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Prof. Najma Moosa

Prof. Najma Moosa

Senior Professor of Law, University of the Western Cape (UWC)
Advocate of the High Court of South Africa

My Story, Your Inspiration

Becoming the University of the Western Cape (UWC)'s first alumna to receive a Master's degree and a Doctoral degree in law, as well as being the first Black female Dean of a South African Law Faculty, were some of the most profound moments of my professional life. I have four law degrees. My LLM and LLD degrees awarded at UWC were the first to deal, respectively, with the Islamic law of succession, and with constitutionalism and Muslim Personal Law. I pursued doctoral research at Yale Law School and post-doctoral research at the School for Oriental and African Studies.

I encountered several challenges along the road to success. Before democracy, a local funding application to pursue doctoral studies would be declined on the basis that the topic was not relevant enough. I did not accept this lightly and requested reasons for the refusal. I used the feedback to my advantage to improve my end-product. As South Africa transitioned to democracy, I was ready to change this trajectory for the better when a Yale fellowship beckoned. My initial appointment as Dean was also fraught with opposition from the Faculty. My appointment signaled the death knell for the norm of appointing deans from the "old boys club". Some of these "old boys" supported my appointment and offered mentorship. Asking for advice did not necessarily mean I would follow it. I could sift through varying views and stand my ground for what I thought was the best for the Faculty and students. Just as a woman usually only becomes a mother when her first child is born, an academic is not born with administrative experience. I was willing to face my fears, ask for advice and learn on the job. I also acknowledged that, as is natural with any death, I had to afford those colleagues who resisted my appointment an opportunity to mourn the loss of the status quo ante. As a result, after five years, I was unanimously reappointed as Dean for a further five years.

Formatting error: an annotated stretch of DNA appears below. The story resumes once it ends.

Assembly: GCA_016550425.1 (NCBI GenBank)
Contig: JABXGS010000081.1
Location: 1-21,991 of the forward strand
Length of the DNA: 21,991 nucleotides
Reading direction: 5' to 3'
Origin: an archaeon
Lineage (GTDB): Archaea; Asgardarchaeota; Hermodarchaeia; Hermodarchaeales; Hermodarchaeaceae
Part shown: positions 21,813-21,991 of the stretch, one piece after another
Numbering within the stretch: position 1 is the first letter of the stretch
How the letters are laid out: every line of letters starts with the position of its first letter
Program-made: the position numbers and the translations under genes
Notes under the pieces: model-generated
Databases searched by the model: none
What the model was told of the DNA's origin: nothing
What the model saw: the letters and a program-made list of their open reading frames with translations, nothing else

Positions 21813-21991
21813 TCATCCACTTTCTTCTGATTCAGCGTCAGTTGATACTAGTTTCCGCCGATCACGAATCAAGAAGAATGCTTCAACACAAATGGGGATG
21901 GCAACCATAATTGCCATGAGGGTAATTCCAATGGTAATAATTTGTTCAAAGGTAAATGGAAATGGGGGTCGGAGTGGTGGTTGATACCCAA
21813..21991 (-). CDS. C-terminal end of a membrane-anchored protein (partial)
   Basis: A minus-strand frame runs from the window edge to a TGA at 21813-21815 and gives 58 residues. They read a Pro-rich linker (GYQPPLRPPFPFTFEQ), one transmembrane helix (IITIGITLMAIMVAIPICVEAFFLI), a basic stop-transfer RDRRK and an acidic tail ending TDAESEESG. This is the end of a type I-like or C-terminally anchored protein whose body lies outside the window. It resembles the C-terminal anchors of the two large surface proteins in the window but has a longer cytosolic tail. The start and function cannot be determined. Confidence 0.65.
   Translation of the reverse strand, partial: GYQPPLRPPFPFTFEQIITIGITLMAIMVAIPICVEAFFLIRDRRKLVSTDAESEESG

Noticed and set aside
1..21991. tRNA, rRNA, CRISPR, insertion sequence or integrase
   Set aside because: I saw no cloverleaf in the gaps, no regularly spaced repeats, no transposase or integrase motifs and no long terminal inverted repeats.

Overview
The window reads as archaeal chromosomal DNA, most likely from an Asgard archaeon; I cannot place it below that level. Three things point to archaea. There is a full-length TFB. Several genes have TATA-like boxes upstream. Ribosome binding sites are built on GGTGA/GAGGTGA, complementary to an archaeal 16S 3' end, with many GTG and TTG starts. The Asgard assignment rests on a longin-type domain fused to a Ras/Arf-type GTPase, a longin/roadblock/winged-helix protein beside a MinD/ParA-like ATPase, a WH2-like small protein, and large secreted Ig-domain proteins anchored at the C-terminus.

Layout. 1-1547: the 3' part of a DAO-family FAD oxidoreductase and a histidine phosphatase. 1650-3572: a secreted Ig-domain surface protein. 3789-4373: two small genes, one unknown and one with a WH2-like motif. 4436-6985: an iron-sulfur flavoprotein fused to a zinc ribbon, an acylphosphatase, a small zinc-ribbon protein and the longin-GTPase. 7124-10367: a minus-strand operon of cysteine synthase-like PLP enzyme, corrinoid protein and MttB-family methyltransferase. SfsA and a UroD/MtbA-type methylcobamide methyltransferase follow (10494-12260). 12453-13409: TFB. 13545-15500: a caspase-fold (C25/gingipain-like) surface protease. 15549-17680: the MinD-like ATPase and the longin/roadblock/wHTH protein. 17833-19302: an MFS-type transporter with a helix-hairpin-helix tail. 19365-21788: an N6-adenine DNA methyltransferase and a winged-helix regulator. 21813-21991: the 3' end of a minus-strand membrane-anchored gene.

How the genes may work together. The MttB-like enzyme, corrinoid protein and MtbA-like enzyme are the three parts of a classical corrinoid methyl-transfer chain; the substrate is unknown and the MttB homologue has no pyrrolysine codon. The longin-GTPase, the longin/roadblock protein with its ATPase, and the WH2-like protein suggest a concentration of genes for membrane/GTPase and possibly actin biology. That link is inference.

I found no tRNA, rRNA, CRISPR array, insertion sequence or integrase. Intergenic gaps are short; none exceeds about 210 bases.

With academic experience that spans more than 30 years, I am also acknowledged as a National Research Foundation (NRF) rated researcher whose accomplishments include drafting contributions to two South African Law Reform Commission projects on Muslim children and on Muslim marriages. I have written widely on Muslim Personal Law or Muslim Family Law, Islamic Law, Human Rights, and Gender Equality, amongst other research areas. In August 2019, I was nominated for the inaugural Women in Law South Africa (WOZA) award in recognition of my excellence in academe. In October 2020, I was nominated by the Dean of the UWC Law Faculty as the 'Top Achiever' in the Law Faculty for the second edition of Digimag, an initiative of the Deputy Vice-Chancellor (Academic) focusing on excellence of women academics and women leaders at UWC. In December 2021, I received the Panache Women of Wonder (WOW) award.

The following were some of the lessons I learnt: accept criticism graciously; don't adopt a defeatist attitude or accept rejection, and vested interests often result in biased views. I love good quotations but have not had the time to find an appropriate one yet. Instead, I leave you with a combination of rough translations of my high school and university mottos: "be the best you can be" (vel primus vel cum primis) and "look to the future and learn from the past" (respice prospice). I do so because the lessons I learnt from these mottos were not only for school and university but for life.

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